Dirs. Tomer Heymann, Barak Heymann, Israel/UK, 2016, 84 minutes
You’re 40. You’re a gay Israeli in London, far from your Orthodox family. You’re HIV positive, nurtured by your friends in the London Gay Men’s Chorus. And your parents say that they want you back home. This is the plight of Saar Maoz, protagonist of Who’s Gonna Love Me Now?, a documentary of guilt and introspection by Tomer and Barak Heymann. Taking its title from the post-diagnosis despair of a man with HIV, this film distills a personal journey with the breadth of a reality series down to feature length.
Moaz’s mother weeps for her son’s future, while his drill instructor father asks “can’t you just take a pill for this?” or “why don’t you just call it the ‘men’s chorus’?
If ingredients were a movie, the Heymanns would have something substantial here – a troubled man facing middle age, a gruff father who trains paratroopers, a tearful Jewish mother, uncomprehending siblings with their own families, and cutaways to motivational songs performed by a hundred cheerful gay voices. Who’s Gonna Love Me Now? brings enough laughs to that mix to count on a long ride at festivals, especially Jewish film festivals worldwide, with some art house theatrical exposure before a berth on television in Europe and North America – although subtitles could diminish its range in the US.
We meet the affable Saar Maoz in London, where he sings in the Gay Men’s Chorus. He has HIV, due (he says) to binges with sex and drugs after a breakup with a longtime partner, and he works in an Apple store, which we never see. What next?
Always present, in background and foreground, is Saar’s religious family. We learn that he was forced out of the kibbutz where he grew up (still a source of embarrassment for his family), and that he’s been in London for nearly 20 years. His mother weeps for her son’s future, yet his drill instructor father has some simple answers that could come from The Simpsons or Family Guy – “can’t you just take a pill for this?” or “why don’t you just call it the ‘men’s chorus’?” He’s the kind of character that you can’t make up, and the film springs to life when he’s on the screen.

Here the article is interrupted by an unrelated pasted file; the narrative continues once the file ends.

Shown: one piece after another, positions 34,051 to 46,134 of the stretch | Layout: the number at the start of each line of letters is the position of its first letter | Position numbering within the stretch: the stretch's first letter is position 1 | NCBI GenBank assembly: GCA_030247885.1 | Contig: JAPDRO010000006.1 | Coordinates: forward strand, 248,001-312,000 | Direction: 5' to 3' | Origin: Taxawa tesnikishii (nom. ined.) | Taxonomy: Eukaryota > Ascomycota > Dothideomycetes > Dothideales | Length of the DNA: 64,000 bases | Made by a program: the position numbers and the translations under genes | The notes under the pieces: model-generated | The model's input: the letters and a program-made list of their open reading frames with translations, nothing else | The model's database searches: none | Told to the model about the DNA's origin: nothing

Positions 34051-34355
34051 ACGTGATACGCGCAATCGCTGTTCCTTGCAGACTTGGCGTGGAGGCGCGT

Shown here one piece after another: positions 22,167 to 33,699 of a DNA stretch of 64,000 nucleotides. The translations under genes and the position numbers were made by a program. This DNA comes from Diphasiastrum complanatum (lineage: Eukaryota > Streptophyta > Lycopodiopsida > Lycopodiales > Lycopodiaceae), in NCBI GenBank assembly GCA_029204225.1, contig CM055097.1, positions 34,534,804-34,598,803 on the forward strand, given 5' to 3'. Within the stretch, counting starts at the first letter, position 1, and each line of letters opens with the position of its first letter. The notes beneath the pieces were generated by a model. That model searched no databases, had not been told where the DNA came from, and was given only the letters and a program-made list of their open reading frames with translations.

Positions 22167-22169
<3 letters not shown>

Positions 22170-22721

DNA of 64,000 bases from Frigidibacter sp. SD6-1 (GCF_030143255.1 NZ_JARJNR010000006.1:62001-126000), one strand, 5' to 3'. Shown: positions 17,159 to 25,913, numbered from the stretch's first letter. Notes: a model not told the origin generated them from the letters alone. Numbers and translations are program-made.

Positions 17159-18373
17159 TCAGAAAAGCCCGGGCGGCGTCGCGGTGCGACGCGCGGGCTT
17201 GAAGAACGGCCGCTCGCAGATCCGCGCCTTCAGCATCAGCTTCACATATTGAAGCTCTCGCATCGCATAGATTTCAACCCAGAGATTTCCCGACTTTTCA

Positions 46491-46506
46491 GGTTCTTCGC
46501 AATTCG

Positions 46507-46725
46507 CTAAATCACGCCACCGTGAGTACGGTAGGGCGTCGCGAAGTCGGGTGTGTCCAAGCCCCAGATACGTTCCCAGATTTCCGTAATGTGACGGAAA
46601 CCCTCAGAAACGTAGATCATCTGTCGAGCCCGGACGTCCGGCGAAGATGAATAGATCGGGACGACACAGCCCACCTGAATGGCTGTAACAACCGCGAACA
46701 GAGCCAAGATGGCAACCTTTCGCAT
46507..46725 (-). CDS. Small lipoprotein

If that’s unconditional love, Israeli-style, with all its bristly built-in punch-lines, there’s another version of it in the gentle songs of the chorus in London, one of the rare places where gay men have strength in numbers. Central casting, once again, from the other side.
The Heymanns distill a gay comedy-drama from Saar’s struggle to balance the two (or more) sides of his existence, and what emerges is a doc that his or anyone’s mother could watch. Less heartwarming is the perennial story of a gay man colliding with the expectations of mainstream and conservative society. So much has changed that Israel can accept (and draft) gay soldiers into its army. So little has changed that Saar’s brother sounds as if his young family is under siege by the mere fact that his brother has HIV.
Itai Raziel’s camera, peering everywhere, gives Who’s Gonna Love Me Now? the feel of intimacy, yet we get closer to the heart of Saar’s paratrooper father than we do to Apple, Saar’s employer in London, despite the firm’s gay-friendly rhetoric. And, in a film about feelings, Saar’s London boyfriend is a pro-forma presence.
Production values are high, although the chorus’s sound quality could be far better, an indication that Who’s Gonna Love Me Now? is more about family than it is about friends.
Production companies: Heymann Brothers Films, Breaking Productions
Producers: Barak Heymann, Tomer Heymann, Alexander Bodin Saphir
International sales: Autlook Film Sales firstname.lastname@example.org
Screenwriters: Tomer Heymann, Barak Heymann
Co-director: Alexander Bodin Saphir
Cinematographer: Itai Raziel
Editor: Ron Omer, Ido Mochrik, Roi Turnoy
Music: Eran Weitz
Sound Design: Ronen Nagel